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Apologies to the Misogynists, But Women’s Existence Is Not a PC Marketing Device

After the announcement that Jodie Whittaker was cast as the 13th incarnation of the Doctor, I haven’t been wanting to rain on our excitement by giving too much attention to the whiny misogynistic trolls flailing wildly on the internet. But there’s one element of their protestations that we’ve seen many times before, and never ceases to confuse me: that inclusion of women, POC, and other marginalized groups is somehow a “PC” marketing move.

We see this all the time from open, admitted sexist cretins. But we also see it from closeted, self-denying sexist cretins. You know, the “I’m not sexist, but” crowd. “I’m not sexist, I just don’t think politics should be involved in Doctor Who.” “I’m not sexist, I just view the inclusion of women as political pandering!”

Here’s what I don’t understand: What does the world look like to you if you think the inclusion of others is in any way inherently political?

I mean, I suppose we all know the answer to that. The only way “PC culture” and “identity politics” are anything but meaningless or horribly insulting terms is if you see “white cis hetro male” as the neutral default. And yes, that view is backed up by a lack of imagination and a fear of diminished audience retention (which I hope by now we’ve definitively disproven) on the part of entertainment industry decision-makers. But the low levels of representation of marginalized groups are factually unrealistic. So why do so many cling to them as gospel?

It’s been shown that we’ve been conditioned (yes, conditioned–none of this is inherent) to see groups of people onscreen (and presumably off) as equally split along gender lines when about 17% of the group is made up of women. Any more women than that, and we see them as dominating the scene. We’ve been trained to see men as the default, and women as being allowed into the peripheries of their stories so as to appease female audiences. That, in short, is bullshit.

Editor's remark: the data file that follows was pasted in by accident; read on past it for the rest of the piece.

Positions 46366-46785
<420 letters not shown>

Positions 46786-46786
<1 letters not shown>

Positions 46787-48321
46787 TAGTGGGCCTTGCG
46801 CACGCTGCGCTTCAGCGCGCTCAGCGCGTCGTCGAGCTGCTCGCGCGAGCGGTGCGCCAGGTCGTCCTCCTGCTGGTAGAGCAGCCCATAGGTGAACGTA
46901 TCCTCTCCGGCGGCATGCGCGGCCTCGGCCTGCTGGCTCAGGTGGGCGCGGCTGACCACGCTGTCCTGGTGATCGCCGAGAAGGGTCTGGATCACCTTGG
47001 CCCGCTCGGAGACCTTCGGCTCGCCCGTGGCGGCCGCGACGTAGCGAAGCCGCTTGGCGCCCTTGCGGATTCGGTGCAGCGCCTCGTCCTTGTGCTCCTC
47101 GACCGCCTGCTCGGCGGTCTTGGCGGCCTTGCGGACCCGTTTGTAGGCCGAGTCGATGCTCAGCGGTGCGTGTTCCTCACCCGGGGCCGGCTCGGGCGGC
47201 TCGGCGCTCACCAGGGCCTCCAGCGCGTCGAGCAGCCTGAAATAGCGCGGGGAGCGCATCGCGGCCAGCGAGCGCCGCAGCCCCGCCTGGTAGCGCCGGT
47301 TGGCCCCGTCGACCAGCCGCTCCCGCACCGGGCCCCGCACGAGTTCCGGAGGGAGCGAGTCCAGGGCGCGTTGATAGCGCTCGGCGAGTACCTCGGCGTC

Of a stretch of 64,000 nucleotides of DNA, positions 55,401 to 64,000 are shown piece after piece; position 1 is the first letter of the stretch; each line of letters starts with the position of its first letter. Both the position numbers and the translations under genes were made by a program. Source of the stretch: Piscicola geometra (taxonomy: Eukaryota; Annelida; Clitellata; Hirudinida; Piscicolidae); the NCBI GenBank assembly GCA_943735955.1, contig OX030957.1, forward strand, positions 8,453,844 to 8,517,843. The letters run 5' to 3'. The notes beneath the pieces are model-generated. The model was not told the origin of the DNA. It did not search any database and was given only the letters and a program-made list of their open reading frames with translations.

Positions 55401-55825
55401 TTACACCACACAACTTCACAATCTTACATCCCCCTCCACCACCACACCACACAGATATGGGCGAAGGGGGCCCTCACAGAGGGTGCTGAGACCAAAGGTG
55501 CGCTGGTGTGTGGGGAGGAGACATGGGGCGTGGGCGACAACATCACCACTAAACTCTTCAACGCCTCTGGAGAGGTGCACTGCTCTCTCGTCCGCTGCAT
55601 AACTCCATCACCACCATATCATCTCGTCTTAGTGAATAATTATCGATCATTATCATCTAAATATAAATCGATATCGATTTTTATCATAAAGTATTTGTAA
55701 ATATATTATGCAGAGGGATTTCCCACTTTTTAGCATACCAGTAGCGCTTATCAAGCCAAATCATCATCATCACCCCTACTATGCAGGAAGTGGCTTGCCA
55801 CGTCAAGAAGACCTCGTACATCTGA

This weekend, I rewatched two movies: Spider-Man: Homecoming and Wonder Woman. Both movies were fantastic, and so much fun to watch. Both are centered around much-beloved characters, but one has never gotten the big-screen treatment they deserved, while we’ve seen the other’s story retold ad nauseam over the last decade and a half. Both were better than most expected, and audiences, by and large, were thrilled to see these specific iterations of characters we already knew and loved. So why are so many people on the internet so quick to tell me that one was only made to pander to the “PC crowd,” while the other is “just a movie”?

Yes, in addition to Wonder Woman just being a flat-out great movie, I enjoy watching a superhero to whom I can relate on the level of basic demographics. Anyone who finds that odd–who thinks I’m being “pandered” to–I have to assume, must not realize that they’ve always been “pandered” to with Spider-Man, Superman, and every other super hero who shares their basic description. Sorry, guys. You’ve been catered to your whole life by people who know you’ll relate strongly to characters who look like you. Does that make you enjoy Spider-Man: Homecoming any less? No, of course it doesn’t. But it also shouldn’t trick you into thinking your stories are the only ones worthy of being told.

Anyone saying the Doctor is only being played a woman because the show is trying to be politically correct has to acknowledge that they don’t view women’s stories as being worth telling for any reasons other than political appeasement. That they view one out of 13 as more than half, more than women’s fair share. That women are encroaching on their fandom turf, and getting our way, not because we deserve it or because Jodie Whittaker will be phenomenal, or because this is an interesting direction for the Doctor’s story to go in.

They can’t even acknowledge that nothing is being changed or added here–that Time Lords could always present as women, and they have to accept it, right? Because it was established as canonical fact by a man.

(H/T GeekDad for the clip)

Still, some still believe women can only see any progress in representation because we went over the heads of whoever it is they see as the real creative tastemakers and complained about politics.

Once again, and I’m sure not for the last time: Women existing–onscreen or off–is not a political choice. It’s just half of the world not hiding simply because there are those who think we take up too much space. Sorry, whiny misogynists. You’re losing this fight.

(image: screengrab, BBC)

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Vivian Kane (she/her) has a lot of opinions about a lot of things. Born in San Francisco and radicalized in Los Angeles, she now lives in Kansas City, Missouri with her husband Brock Wilbur and too many cats.